alexa Germline niche transplantation restores fertility in infertile mice.
Genetics & Molecular Biology

Genetics & Molecular Biology

Journal of Stem Cell Research & Therapy

Author(s): KanatsuShinohara M, Miki H, Inoue K, Ogonuki N, Toyokuni S,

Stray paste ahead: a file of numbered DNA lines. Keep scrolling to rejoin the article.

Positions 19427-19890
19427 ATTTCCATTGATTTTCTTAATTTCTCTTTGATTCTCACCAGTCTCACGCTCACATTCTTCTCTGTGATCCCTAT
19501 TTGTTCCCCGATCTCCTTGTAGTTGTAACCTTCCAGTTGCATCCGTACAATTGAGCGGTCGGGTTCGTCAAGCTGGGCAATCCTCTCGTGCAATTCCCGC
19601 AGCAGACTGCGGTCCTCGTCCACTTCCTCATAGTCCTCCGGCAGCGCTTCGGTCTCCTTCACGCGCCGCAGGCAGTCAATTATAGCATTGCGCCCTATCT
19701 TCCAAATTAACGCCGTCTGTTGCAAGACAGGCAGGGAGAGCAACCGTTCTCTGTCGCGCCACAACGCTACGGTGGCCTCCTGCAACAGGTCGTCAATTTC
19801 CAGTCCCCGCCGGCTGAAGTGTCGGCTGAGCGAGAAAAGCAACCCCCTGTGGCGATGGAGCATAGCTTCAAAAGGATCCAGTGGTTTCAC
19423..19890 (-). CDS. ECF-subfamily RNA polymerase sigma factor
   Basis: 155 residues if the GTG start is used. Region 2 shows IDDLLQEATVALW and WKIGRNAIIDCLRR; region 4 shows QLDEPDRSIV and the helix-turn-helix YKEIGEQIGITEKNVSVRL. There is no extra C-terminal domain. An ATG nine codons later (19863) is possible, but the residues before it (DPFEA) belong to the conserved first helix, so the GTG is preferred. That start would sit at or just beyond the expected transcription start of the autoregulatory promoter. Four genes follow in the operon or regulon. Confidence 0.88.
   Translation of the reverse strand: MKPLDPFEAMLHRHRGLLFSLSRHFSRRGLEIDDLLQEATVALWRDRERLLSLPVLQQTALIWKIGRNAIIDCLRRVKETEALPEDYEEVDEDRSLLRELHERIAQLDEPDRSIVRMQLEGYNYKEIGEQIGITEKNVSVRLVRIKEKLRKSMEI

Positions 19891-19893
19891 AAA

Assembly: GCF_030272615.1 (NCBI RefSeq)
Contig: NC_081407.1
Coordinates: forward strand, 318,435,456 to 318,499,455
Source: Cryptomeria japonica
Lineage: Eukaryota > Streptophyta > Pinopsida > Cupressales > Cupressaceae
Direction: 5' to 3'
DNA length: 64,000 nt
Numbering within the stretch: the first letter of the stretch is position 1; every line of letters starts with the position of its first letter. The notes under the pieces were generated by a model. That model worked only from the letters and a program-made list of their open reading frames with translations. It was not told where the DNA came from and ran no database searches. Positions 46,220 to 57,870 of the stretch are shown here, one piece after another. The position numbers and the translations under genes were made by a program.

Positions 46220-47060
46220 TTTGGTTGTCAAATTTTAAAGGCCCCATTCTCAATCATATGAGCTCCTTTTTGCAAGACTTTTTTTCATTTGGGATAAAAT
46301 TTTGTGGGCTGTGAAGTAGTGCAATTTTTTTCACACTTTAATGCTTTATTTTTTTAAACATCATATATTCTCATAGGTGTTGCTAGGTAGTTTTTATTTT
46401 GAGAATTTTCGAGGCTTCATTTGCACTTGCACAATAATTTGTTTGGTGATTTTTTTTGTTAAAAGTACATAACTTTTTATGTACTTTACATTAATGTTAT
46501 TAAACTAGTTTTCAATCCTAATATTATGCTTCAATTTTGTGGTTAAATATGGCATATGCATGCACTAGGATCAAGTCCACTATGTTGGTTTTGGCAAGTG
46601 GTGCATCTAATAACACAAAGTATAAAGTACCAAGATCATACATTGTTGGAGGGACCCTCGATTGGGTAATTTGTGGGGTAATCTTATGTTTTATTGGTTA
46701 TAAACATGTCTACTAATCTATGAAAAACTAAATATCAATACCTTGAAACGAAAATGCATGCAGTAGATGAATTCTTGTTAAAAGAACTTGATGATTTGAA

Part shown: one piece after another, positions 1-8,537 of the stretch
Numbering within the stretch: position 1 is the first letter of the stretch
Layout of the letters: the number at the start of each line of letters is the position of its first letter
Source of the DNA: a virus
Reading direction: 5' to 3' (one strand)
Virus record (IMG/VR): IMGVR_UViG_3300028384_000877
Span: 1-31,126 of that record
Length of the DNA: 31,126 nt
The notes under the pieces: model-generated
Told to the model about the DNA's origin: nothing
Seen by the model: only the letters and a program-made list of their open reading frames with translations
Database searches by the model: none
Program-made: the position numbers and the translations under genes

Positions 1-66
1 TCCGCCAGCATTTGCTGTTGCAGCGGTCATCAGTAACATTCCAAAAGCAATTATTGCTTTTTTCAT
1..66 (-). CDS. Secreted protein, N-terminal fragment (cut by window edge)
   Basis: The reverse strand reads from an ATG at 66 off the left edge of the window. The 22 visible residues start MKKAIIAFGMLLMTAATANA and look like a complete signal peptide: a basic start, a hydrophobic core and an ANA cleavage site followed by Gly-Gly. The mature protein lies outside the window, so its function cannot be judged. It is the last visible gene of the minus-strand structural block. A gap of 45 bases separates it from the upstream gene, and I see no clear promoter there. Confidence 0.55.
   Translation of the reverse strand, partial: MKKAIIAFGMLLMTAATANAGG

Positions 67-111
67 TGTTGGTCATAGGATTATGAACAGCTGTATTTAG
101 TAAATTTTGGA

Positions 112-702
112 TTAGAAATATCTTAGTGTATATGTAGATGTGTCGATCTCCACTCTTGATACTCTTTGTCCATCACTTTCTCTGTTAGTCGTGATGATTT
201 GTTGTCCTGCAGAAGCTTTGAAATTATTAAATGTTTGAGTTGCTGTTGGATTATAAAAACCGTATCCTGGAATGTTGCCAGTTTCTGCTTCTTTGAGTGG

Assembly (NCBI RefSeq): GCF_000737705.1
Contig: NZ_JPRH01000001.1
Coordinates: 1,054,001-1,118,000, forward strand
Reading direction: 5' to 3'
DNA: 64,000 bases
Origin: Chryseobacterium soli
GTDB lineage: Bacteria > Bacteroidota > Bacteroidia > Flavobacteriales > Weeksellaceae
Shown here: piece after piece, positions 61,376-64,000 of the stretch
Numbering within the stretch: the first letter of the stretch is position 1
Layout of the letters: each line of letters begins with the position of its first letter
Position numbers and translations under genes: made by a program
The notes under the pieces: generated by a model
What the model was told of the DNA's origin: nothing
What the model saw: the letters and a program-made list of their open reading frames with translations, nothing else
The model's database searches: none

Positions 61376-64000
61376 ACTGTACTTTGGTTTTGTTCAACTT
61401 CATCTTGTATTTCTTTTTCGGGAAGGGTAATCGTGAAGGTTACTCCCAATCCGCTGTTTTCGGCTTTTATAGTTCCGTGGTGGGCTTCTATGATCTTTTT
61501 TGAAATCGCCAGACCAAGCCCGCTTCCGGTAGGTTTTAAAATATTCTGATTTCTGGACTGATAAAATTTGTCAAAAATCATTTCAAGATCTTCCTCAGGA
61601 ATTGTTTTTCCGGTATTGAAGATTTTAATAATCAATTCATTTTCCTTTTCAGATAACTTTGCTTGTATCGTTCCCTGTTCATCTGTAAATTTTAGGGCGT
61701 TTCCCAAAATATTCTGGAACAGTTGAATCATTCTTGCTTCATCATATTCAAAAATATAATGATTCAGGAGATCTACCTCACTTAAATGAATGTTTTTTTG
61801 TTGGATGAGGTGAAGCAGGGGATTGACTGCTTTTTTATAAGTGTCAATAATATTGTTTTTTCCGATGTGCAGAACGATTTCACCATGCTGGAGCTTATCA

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Abstract BACKGROUND: Stem cells interact closely with their microenvironment or niche, and abnormalities in niche compromise the self-renewing tissue. In testis, for example, Sertoli cells interact with germ cells, and defects in Sertoli cells compromises spermatogenesis, leading to male infertility. However, it has not been possible to restore spermatogenesis from endogenous stem cells in infertile testis with environmental defects. METHODS AND RESULTS: When healthy Sertoli cells from infertile white spotting (W) mouse were transplanted into the seminiferous tubules of infertile Steel (Sl) mouse testis that had defective Sertoli cells, spermatogenesis occurred from Sl stem cells in the recipient testis. On average, 1.1\% of the recipient tubules showed spermatogenesis. Furthermore, in a microinsemination experiment with germ cells that developed in the testis, we obtained four normal offspring from 114 successfully injected oocytes. CONCLUSIONS: This study demonstrates that defects in male germline microenvironment can be corrected by Sertoli cell transplantation. Although further improvements are required to enhance the low efficiency of spermatogenesis, the ability to correct environmental defect by niche transplantation has important implications in developing new strategies for treating incurable disorders in self-renewing tissues. This article was published in Hum Reprod and referenced in Journal of Stem Cell Research & Therapy

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